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Lebanon sentences Ahmed al-Assir to death

شعار Al Jazeera Al Jazeera 28/09/2017
Ahmed al-Assir was arrested in 2015 after two years in hiding [File: Ali Hashisho/Reuters] © Provided by Al Jazeera Ahmed al-Assir was arrested in 2015 after two years in hiding [File: Ali Hashisho/Reuters]

A Sunni Muslim cleric has been sentenced to death in Lebanon for inciting attacks on the army, according to officials.

Ahmed al-Assir, who was arrested in 2015, was tried in a military tribunal along with 38 others accused of killing Lebanese soldiers in the southern city of Sidon in 2013.

The court on Thursday also sentenced to death two other defendants and five people who remain at large, including the cleric's brother.

Former singer Fadel Shaker, who was tried in absentia, was sentenced to 15 years in prison, while the other 30 defendants were handed life sentences.

Battle of Sidon

The charges were in connection with clashes between Assir's supporters and the army that broke out in Sidon on June 24, 2013.

Eighteen Lebanese soldiers died, along with 40 of Assir's supporters and two civilians.

Al Jazeera’s Imtiaz Tyab, reporting from Lebanon's capital, Beirut, said the two-day battle of Sidon between the Lebanese army and Assir's supporters was "one of the earliest and bloodiest spillovers into Lebanon" from the civil war in neighbouring Syria.

Tyab said Assir was "relatively unknown" before the Syrian conflict started in 2011, but "rose to prominence quickly for his fiery speeches on TV criticising Hezbollah for its support of Syrian President Bashar al-Assad and praising the opposition", including al-Qaeda linked fighters.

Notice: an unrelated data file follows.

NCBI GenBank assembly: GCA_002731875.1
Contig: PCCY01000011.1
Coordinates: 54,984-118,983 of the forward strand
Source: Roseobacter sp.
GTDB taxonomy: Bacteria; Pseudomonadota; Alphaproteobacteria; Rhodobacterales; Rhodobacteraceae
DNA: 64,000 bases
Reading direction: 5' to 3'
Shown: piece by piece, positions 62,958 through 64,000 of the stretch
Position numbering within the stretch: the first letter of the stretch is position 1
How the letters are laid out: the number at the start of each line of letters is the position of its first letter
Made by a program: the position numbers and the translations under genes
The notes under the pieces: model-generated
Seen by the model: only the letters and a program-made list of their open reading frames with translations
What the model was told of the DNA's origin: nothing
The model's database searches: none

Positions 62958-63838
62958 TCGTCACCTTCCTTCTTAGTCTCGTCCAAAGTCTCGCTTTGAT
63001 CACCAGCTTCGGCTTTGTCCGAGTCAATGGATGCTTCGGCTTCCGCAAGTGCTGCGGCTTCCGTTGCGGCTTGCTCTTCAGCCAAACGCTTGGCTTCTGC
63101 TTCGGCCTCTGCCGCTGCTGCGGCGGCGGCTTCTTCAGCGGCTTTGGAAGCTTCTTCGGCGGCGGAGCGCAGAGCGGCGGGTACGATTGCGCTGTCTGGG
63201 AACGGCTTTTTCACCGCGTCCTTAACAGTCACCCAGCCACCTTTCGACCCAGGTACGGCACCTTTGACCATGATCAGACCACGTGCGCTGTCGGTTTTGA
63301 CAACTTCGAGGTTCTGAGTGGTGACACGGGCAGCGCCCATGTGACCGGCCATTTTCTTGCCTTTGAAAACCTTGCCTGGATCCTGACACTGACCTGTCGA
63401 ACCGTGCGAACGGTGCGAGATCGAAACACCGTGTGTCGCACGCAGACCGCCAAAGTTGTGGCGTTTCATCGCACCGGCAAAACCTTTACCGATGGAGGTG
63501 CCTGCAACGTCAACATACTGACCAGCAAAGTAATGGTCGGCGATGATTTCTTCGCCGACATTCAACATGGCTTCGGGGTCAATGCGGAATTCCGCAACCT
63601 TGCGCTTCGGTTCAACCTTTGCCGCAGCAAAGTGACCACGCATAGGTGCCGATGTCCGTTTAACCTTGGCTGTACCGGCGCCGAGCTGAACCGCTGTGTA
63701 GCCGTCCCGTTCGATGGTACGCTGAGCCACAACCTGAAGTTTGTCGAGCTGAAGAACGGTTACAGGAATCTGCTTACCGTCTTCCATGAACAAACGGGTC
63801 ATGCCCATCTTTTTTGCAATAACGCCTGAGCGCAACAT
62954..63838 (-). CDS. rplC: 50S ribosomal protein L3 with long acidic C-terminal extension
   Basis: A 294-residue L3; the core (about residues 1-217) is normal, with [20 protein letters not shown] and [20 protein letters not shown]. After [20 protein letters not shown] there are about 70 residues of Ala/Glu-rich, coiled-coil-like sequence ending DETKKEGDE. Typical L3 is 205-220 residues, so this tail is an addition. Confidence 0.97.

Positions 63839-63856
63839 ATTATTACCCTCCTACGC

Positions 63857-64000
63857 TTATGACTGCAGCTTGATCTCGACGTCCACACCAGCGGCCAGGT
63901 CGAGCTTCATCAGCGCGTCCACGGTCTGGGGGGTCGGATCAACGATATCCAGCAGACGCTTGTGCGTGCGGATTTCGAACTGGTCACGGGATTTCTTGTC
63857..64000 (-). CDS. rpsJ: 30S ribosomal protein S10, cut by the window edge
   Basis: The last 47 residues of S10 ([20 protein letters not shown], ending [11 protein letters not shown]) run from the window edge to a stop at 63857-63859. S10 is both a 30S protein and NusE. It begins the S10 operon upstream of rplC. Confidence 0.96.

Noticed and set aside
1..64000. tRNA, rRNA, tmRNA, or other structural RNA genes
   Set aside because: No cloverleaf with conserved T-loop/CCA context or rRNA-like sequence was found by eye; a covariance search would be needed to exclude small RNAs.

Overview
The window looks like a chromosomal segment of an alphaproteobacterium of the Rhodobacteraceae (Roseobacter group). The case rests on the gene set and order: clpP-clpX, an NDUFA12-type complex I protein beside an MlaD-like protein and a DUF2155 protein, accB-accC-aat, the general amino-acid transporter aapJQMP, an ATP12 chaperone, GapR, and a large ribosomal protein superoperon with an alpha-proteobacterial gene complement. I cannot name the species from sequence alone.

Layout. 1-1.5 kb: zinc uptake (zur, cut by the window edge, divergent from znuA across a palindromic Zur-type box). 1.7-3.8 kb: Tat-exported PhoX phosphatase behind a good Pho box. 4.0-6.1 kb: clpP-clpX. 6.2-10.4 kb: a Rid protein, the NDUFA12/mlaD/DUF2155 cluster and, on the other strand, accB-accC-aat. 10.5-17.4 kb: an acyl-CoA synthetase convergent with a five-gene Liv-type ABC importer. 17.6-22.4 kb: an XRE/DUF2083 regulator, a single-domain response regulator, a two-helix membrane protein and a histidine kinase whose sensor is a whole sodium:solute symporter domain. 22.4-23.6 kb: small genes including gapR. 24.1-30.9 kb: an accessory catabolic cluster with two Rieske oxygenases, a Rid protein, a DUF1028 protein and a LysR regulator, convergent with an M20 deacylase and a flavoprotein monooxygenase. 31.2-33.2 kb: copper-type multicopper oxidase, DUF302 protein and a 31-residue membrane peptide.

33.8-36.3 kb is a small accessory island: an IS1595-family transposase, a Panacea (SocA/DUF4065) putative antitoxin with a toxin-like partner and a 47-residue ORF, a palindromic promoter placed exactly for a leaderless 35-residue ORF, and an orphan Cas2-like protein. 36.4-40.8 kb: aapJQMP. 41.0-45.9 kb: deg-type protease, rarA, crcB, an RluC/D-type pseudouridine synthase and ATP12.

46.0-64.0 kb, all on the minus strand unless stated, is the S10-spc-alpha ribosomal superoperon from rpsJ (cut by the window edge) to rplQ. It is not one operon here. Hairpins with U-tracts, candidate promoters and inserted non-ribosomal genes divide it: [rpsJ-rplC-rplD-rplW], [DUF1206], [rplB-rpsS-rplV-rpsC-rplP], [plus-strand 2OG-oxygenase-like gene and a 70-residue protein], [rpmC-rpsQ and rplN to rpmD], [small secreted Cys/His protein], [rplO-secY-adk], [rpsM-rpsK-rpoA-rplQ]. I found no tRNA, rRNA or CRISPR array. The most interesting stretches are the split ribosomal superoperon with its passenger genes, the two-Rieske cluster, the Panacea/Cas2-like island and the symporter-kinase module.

READ MORE: Who is Lebanon's Ahmed al-Assir?

In 2014, the judiciary issued a warrant for his arrest for "forming an armed group with the objective of committing acts of terrorism and killing or attempting to kill Lebanese soldiers".

After two years on the run, the cleric was arrested in August 2015 at Beirut International Airport as he attempted to escape with a fake passport and altered appearance.

Capital punishment is legal in Lebanon, but there has been an effective moratorium in place for more than 10 years, without any executions carried out despite judgements to that effect.

"Under Lebanese law, any execution order must be approved by the president," Tyab said, adding that Assir's fate was unclear.

"Capital punishment hasn’t been used here since 2004, and although Ahmed al-Assir has very little obvious support across Lebanon, President Michel Aoun likely doesn't have the sort of political backing he needs in order to carry out such a punishment," he said.

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